The GAO report does enumerate many gender-specific services provided to women veterans:
The VA facilities GAO visited provided basic gender-specific and outpatient mental health services to women veterans on site, and some facilities also provided specialized services for women. Seventeen of the 19 medical facilities GAO visited offered basic gender-specific services including pelvic examinations and cervical cancer screening on site, and 15 offered access to one or more female providers for gender-specific care. The availability of specialized gender-specific services--such as treatment of reproductive cancers--and mental health services for women varied by service and facility. While some VAMCs offered a broad array of specialized gender-specific care on site, smaller CBOCs referred women to other VA or non-VA facilities for many or most of these services. Nationally, 9 VAMCs have residential mental health programs that are for women only or have dedicated cohorts for women.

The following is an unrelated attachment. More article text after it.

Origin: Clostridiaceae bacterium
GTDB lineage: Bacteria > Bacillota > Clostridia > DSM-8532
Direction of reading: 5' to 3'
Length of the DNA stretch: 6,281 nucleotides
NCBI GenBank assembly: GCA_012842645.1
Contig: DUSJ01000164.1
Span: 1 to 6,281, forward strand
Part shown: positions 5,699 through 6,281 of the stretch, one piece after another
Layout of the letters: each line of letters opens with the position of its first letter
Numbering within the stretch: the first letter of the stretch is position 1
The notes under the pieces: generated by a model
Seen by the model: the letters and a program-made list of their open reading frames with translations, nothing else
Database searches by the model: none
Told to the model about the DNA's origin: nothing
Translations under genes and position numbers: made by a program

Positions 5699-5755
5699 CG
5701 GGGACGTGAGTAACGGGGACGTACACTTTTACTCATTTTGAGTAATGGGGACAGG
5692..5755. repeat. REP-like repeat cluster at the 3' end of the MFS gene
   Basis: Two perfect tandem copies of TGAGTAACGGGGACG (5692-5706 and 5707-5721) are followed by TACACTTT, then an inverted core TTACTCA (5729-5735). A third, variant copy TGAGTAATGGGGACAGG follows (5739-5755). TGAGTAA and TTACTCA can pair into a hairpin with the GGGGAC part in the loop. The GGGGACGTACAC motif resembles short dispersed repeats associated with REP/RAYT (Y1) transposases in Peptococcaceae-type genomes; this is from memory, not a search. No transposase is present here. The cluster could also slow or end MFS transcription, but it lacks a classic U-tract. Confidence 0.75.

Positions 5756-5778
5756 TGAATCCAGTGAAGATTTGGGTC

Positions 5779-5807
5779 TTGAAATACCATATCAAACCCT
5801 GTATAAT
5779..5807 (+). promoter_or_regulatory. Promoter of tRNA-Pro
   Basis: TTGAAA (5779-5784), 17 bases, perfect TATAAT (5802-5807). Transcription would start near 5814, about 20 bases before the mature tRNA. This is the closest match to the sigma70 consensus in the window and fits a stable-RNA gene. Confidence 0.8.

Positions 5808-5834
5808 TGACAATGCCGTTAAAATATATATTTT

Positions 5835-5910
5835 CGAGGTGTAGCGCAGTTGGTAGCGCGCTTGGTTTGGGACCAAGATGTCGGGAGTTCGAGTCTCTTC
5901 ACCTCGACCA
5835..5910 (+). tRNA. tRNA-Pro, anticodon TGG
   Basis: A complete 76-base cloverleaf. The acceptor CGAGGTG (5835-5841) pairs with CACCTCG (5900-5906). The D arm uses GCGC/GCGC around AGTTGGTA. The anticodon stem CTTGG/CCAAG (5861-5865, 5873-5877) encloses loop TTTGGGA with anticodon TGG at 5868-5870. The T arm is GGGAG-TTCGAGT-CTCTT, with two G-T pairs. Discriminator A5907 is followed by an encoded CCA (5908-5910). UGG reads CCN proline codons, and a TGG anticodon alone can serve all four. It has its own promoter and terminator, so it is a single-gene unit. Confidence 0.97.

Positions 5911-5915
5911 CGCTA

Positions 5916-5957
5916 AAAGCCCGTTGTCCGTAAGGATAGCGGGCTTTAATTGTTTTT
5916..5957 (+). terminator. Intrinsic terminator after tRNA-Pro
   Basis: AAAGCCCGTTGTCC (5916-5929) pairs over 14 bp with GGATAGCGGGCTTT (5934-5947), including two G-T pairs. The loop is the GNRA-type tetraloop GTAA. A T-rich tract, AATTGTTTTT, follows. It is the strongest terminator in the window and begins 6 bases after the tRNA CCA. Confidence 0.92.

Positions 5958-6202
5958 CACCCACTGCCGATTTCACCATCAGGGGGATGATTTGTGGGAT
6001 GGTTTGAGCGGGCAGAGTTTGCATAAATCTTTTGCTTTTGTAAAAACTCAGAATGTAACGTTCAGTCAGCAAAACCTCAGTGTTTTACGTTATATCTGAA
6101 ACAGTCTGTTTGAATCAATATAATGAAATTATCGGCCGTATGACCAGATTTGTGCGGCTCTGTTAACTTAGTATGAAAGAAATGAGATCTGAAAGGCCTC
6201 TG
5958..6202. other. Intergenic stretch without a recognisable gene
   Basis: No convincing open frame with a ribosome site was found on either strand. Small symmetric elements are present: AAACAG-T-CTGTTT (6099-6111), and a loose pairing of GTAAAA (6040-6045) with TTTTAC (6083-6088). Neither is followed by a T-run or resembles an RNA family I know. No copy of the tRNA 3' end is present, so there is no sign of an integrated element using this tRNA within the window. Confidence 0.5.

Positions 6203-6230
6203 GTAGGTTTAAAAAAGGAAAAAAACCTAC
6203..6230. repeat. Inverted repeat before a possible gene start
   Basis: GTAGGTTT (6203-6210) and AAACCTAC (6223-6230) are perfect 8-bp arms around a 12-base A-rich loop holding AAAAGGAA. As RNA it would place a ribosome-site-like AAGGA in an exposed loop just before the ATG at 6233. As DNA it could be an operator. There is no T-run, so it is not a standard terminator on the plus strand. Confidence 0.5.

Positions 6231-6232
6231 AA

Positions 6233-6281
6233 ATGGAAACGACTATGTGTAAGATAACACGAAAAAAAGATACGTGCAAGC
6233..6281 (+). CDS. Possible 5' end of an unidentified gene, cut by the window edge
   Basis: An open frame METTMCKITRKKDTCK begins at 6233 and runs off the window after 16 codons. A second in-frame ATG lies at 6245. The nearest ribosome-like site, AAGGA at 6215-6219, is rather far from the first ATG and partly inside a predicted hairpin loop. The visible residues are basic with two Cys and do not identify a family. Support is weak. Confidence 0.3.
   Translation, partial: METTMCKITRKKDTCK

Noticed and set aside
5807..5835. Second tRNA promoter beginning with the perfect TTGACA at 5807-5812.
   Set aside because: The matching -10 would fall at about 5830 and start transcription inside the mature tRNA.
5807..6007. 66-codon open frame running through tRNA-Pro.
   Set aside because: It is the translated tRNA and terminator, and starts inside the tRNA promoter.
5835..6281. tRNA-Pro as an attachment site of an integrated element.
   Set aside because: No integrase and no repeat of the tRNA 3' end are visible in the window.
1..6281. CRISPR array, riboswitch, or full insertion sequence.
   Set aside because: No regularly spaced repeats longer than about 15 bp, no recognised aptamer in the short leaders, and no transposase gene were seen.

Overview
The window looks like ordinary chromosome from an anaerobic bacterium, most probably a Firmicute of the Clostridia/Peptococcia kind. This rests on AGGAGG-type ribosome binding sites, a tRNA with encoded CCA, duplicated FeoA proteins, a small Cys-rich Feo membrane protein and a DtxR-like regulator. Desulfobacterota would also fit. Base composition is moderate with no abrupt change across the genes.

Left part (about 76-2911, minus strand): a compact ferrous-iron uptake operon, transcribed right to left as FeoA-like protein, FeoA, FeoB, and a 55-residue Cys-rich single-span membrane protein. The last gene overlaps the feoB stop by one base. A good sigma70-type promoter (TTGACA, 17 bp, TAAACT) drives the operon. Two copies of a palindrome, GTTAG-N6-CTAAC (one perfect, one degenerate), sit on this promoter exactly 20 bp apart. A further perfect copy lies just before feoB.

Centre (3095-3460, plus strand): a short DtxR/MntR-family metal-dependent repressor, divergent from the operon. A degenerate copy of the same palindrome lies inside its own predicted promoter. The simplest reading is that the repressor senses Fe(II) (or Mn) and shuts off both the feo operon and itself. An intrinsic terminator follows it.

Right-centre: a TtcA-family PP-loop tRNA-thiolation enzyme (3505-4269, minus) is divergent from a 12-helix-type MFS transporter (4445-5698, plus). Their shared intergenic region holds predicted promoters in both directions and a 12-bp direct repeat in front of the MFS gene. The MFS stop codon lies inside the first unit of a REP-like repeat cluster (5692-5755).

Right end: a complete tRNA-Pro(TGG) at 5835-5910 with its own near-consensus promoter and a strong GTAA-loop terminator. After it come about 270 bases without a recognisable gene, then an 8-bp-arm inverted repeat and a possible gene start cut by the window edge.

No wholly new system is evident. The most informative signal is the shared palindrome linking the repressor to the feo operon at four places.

One of the GAO's recommendations is for the VA to improve the information about these services and to make the information highly visible on the VA website. (see Summary, para. 2, and recommendations, generally). In their report (p. 10), the GAO said, "VA Facilities Provided Basic and Specialized Gender-Specific Services and Mental Health Services to Women Veterans, though Not All Services Were Provided On Site at Each VA Facility." They go on to note that those facilities that did not provide every female-specific service referred female veterans to other [VA] facilities for such care (same practice as for all veterans when services required are not offered at the closest VA facility). The GAO also reports that all facilities planned to offer all female-specific services in the future. In not one case did the GAO cite inadequacy of care or a disparity in care given to male v. /female veterans.
Is that a justification for the VA facilities for not having implemented the privacy measures that were noted all the way back in 1982 (and '92 and '94...)? Hell no. Should have been done LONG ago. But inadequate privacy is not the same as inadequate or inequitable care.